Percent Profitable | 34.01% |

Ratio Avg. Win:Avg. Loss | 2.56 |

Total Number of Trades | 591 |

Avg. Trade Net Profit | $138.19 |

Max. Drawdown (Trade Close to Trade Close) | ($11,590) |

Stop Loss | ($600) |

Max. Trade Drawdown | ($2.580) |

As you can see from the tables, the day trading strategy is much more affected from the additional cost than the swing one. **The Total Net Profit **and **Avg. Trade Net Profit go down by 20% **for **day trading strategies, **but **only by 10% for swing trading ones.**

## Analyzing the Trade Distribution

Next, we will look at the profit and loss distribution of both candidates. This is interesting, since many of use rely on statistics, which most often is based on the assumption of normal distributions.

#### Day Trading Strategy

The **profit histogram** shows a nice distribution with a cut on the left side. This is the stop loss which protects us from excessive losses and is always used in our strategies.

#### Swing Trading Strategy

This profit histogram looks very different. you clearly can see the **stop loss** ($600) on the left and also the **profit target** on the right $1,600. But you can also see that there were trades which filled with higher profits and lower losses.

#### Day Trading Strategy

A **Q–Q plot** is a plot of the quantiles of two distributions against each other. If you want to learn more about it please check Wikipedia here.

What we can see is that we have a **fat positive tail** with the profit and a fat also positive tail for the losses. This is actually good news, it means that from time to time we have higher profits than a normal distribution would provide, but the losses on the other hand are smaller than with a normal distribution. Said that, that does not mean that you should not protect yourself from rare downside events, but at least on a regular basis this is the behavior of the day trading strategy.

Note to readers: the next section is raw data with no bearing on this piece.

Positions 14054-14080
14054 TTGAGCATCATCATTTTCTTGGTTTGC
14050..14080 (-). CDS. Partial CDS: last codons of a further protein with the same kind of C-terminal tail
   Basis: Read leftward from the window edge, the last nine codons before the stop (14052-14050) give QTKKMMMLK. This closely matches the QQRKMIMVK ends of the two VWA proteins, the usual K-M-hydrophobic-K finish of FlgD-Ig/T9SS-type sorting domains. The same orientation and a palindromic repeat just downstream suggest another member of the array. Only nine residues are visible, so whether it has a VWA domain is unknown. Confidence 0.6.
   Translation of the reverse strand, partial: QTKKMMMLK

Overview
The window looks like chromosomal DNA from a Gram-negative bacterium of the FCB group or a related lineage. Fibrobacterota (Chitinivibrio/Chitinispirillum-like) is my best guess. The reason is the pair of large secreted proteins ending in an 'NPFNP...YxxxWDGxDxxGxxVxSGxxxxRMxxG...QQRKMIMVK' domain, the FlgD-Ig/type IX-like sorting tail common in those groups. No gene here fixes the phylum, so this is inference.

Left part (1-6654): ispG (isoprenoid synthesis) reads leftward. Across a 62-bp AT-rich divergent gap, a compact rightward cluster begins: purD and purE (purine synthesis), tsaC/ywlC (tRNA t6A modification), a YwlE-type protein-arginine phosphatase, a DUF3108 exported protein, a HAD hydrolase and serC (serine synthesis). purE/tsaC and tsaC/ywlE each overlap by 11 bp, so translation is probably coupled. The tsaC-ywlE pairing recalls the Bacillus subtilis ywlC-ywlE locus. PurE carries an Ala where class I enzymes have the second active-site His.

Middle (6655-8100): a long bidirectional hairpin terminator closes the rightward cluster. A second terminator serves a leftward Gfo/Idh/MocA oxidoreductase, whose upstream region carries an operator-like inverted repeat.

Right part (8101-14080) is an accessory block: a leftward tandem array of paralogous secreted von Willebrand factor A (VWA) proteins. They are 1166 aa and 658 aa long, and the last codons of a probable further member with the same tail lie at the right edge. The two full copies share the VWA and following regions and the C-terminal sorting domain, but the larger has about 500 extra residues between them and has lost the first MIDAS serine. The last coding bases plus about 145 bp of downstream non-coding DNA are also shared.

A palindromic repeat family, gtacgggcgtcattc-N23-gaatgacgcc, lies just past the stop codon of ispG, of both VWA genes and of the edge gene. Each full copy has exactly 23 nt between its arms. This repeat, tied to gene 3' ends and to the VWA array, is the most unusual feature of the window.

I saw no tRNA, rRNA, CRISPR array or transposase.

What we also can say is that the distribution is close to a normal distribution in a big part (except the tails). This is nice because a lot of our statistics will work well.

#### Swing Trading Strategy

The Q-Q plot demonstrates clearly that this distribution is not even close to a normal distribution. Is this an issue? As long as you aware of that I don’t think so. It actually has** some advantages on portfolio level** as we will see in a minute. Before we do that, we first will look at the distribution of drawdowns.

## MAE and Drawdown Distribution

To analyze the draw down we will study **Maximum Adverse Execution** and **Drawdown Distribution** plots.

#### Day Trading Strategy

The draw down distribution does not show anything spectacular, it is a nice distribution as we would expect from a day trading strategy, since the profit and loss was in most areas close to a normal distribution. The Net Profit / Drawdown Ratio (= NP/DD) including slippage and commission is 8.6 what is typical for such strategies.